Bangkok airports/visiting as a tourist.
I like Thailand. I definitely plan to visit this fascinating country many more times and I am still counting the smiles that I encounter each time I visit. Tourism is a big industry for Thailand, so when you welcome a guest to your home should you not present your best at the door ?
There is a thing called "visa-on-arrival" at the Bangkok airport. This applies to people from a few select countries like China, India and Russia (and others). So you end up going through a visa application process in an immigration office at the airport. If you have an American passport you do not need to apply for a visa, you just head straight to the entry counter and have your passport stamped for a short term tourist visa.
Back in the 90s this visa-on-arrival office was not too crowded, by 2000+ it was almost like a zoo, badly in need of major crowd control. I remember being jostled around for hours with my line not moving an inch towards the counter but just me being shoved around like in a mosh pit (rock concert crowd craziness).
Then the new Suvarnabhum airport opened and it's name is Sanskrit derived meaning "land of gold", I thought things would get better but not so. There was no mosh pit and the airport looked very nice and modern, but the crowds of tourists were overwhelming.
I was asked to show $500 USD, well I never carry that much money in the US, less so when I am on travel. I asked the customer service girls how can I access a Bank teller machine in this part of the airport, but they all seemed more adept at putting on makeup. I got frustrated and I decided to skip my Thailand trip and fly straight to my next destination. Then my Thai airline rep pointed me to the bank area and I managed to withdraw $500 USD (the real American green).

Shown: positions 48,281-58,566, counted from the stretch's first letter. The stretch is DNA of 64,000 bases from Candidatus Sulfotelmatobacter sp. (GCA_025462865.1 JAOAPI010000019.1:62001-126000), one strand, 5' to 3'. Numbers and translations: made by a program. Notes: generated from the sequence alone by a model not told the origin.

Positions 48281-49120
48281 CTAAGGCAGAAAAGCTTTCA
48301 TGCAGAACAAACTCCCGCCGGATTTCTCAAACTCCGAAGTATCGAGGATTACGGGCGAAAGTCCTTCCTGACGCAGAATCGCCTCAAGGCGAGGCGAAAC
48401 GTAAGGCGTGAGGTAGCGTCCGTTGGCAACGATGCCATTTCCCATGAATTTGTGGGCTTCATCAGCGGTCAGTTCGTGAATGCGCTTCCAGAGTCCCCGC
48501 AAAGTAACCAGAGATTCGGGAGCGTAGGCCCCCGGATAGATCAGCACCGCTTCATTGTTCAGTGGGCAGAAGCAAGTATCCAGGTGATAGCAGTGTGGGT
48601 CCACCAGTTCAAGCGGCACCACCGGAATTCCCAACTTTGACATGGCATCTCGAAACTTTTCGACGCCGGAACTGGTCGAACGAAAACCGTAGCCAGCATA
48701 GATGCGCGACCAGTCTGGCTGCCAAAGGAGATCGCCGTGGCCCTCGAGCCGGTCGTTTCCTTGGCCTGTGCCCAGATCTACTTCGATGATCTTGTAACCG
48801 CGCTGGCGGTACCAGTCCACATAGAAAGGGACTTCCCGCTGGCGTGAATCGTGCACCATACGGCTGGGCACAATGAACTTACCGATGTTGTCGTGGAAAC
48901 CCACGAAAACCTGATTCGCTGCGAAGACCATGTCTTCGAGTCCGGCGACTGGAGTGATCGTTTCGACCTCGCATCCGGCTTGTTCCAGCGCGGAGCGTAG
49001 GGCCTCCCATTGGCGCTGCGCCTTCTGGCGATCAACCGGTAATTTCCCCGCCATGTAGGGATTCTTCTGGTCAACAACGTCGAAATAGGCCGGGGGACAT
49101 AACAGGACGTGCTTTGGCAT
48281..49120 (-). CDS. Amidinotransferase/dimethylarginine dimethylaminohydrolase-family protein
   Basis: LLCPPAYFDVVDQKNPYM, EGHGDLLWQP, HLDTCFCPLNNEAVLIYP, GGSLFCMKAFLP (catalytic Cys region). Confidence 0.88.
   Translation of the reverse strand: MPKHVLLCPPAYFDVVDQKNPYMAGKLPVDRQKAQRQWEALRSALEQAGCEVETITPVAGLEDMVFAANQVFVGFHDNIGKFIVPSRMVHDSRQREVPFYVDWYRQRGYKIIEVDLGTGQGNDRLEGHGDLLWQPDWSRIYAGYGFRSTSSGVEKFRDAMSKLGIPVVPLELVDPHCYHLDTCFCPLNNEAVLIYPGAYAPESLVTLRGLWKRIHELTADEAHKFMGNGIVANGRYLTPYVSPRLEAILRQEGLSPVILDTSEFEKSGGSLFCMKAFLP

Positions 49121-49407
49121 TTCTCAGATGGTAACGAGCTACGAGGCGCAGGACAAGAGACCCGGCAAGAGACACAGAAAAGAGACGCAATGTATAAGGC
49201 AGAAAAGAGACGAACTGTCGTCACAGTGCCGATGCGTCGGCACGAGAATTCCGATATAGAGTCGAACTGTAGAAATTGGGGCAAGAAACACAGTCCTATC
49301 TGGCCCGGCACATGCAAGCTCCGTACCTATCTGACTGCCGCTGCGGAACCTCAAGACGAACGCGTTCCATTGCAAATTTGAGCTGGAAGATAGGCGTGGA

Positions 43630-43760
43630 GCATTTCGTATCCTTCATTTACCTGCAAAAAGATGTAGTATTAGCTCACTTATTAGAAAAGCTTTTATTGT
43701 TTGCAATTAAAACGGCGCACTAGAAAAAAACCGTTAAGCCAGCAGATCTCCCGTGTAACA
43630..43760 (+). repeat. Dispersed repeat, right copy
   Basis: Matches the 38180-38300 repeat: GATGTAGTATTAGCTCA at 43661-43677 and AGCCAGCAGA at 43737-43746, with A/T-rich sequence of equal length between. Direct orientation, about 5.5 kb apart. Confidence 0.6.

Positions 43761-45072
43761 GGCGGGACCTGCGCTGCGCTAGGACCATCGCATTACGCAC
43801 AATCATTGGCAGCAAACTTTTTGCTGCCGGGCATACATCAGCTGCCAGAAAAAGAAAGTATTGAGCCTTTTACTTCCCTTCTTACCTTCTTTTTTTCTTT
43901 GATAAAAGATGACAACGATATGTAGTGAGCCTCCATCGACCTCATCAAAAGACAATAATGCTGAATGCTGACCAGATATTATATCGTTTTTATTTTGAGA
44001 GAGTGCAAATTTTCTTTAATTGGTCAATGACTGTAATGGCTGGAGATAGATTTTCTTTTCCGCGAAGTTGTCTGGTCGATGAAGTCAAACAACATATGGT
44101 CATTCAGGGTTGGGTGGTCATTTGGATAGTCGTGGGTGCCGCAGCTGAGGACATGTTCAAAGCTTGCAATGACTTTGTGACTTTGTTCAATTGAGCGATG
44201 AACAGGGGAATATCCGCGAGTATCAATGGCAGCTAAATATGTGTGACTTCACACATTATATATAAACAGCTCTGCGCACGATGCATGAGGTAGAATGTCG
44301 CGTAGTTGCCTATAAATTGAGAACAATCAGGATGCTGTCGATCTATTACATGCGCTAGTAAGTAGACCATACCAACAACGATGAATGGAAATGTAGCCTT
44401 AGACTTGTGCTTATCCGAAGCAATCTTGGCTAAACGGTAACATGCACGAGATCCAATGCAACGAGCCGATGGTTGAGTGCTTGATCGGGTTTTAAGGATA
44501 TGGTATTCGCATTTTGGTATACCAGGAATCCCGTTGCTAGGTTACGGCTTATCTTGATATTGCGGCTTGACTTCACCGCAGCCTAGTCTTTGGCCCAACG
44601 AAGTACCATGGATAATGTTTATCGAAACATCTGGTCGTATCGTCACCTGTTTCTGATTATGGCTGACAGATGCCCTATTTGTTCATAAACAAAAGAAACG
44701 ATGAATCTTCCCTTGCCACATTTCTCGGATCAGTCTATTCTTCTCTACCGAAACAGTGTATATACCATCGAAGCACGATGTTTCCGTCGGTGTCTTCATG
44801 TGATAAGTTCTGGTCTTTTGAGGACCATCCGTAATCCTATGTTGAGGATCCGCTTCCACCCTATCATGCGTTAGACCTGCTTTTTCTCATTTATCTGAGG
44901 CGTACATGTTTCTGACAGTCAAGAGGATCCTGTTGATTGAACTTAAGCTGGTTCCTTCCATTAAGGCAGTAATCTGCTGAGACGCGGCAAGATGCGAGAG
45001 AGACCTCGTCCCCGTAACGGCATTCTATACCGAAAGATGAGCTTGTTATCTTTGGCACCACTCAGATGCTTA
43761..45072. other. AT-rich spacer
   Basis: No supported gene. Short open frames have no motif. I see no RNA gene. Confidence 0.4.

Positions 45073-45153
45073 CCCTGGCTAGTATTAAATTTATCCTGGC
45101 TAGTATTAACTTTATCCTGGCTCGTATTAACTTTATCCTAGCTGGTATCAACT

Back at the immigration counter I noticed that several 100s more had gotten ahead of me in the queue. When I was asked to show my $500 USD, I opened my wallet and a peek was all that was needed to get a nod, no counting or showing any bank reciepts.
Now the next hurdle was the actual entry counter where my stamped passport will be checked. 2 young girls manned the post and were constantly chatting away, when they needed a break they would look at a passport, else they would continue ignoring the long waiting lines. When I came up to the counter I was asked ridiculous questions and was almost denied entry for no valid reason.
Finally I was through and then the very next day I see this huge article in a Bangkok major daily on how the airport was buit with almost no services for the employees, and how they had to improvise (like sleeping on the floor of the immigration booth) to get some much needed rest. Somehow this explains a lot.
I will be going to Thailand again and I hope that this time around the airport will be much improved.